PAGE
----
The Scarlet Letter Essay | Student Essay

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Confession Eases Guilt

Summary: A portrayal of the theme of confession in the novel, The Scarlet Letter by Hawthorne.
"Without a theme, a novel is just a story" (Anonymous). Hawthorne portrays many themes in The Scarlet Letter, a novel about the punishment and ignominy of a woman, Hester, in the unforgiving, Puritan world. At the beginning of the book Hester openly bears her sin of adultery on the scaffold and finds her peace with her sin. Dimmesdale, the town's pious minister, is found to be the second participant of Hester's sin. The plot thickens when Hester's revengeful husband, Chillingworth, appears to find Dimmesdale to be the second participant of Hester's sin. Once surmising Dimmesdale's identity he seeks revenge by growing close to Dimmesdale, so he can punish him from close by. Only through confession does Dimmesdale escape from Chillingworth's evil influence and find relief for his guilty heart. Hawthorne uses motif, symbolism, and irony to develop his theme that "confession eases guilt."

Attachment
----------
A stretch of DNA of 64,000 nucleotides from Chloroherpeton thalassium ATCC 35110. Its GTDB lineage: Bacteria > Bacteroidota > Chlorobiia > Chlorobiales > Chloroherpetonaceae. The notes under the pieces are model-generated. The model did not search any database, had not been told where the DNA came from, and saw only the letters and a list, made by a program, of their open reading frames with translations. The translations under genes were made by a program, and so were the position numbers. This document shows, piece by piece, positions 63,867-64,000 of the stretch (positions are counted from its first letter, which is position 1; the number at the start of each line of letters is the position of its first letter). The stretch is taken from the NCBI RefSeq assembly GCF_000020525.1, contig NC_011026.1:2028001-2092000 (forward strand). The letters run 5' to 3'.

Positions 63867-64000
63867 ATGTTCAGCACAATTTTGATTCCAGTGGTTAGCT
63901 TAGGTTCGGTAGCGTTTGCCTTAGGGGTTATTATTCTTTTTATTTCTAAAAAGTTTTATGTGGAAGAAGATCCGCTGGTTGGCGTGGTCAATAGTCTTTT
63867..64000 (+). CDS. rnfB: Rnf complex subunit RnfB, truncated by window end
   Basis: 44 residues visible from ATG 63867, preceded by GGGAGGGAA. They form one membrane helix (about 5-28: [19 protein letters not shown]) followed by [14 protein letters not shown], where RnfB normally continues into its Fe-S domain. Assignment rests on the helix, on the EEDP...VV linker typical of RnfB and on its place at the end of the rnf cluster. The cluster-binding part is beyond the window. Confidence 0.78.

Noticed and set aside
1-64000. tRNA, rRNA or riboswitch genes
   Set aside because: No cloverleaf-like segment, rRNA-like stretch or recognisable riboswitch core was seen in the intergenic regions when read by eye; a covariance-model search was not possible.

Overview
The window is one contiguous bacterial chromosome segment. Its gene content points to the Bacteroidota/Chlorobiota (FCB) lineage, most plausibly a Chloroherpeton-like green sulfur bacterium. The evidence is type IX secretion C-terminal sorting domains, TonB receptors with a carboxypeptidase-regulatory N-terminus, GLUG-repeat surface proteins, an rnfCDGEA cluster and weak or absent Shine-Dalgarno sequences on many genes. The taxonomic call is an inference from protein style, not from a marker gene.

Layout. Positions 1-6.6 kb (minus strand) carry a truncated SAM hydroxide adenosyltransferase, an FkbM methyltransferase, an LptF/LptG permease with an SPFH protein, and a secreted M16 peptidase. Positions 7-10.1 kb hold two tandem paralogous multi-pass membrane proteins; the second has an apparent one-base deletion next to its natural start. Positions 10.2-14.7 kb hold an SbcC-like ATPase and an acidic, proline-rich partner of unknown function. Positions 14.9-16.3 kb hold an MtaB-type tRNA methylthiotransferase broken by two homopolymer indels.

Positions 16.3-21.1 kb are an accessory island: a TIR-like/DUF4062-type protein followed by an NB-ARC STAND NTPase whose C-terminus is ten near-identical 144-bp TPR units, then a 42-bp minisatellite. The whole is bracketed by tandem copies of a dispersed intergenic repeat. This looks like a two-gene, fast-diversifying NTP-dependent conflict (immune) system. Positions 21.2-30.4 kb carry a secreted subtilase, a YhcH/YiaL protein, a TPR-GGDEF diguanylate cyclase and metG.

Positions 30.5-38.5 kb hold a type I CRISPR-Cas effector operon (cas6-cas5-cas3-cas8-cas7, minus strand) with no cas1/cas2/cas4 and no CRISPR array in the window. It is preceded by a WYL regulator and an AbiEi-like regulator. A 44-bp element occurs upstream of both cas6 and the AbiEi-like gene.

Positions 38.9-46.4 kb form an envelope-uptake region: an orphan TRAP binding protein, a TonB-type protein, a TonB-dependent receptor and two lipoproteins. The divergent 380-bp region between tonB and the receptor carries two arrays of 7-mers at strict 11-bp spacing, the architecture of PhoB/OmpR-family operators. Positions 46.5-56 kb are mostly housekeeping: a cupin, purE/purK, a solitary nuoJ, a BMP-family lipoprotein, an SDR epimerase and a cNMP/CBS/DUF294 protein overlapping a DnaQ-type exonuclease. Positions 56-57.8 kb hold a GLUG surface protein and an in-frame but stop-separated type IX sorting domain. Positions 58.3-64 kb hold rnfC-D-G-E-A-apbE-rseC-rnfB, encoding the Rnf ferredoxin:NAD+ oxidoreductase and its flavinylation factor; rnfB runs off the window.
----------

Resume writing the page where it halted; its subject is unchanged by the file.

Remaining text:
There are three motifs...

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This section contains 874 words
(approx. 3 pages at 300 words per page)
Buy the Student Essay on Confession Eases Guilt
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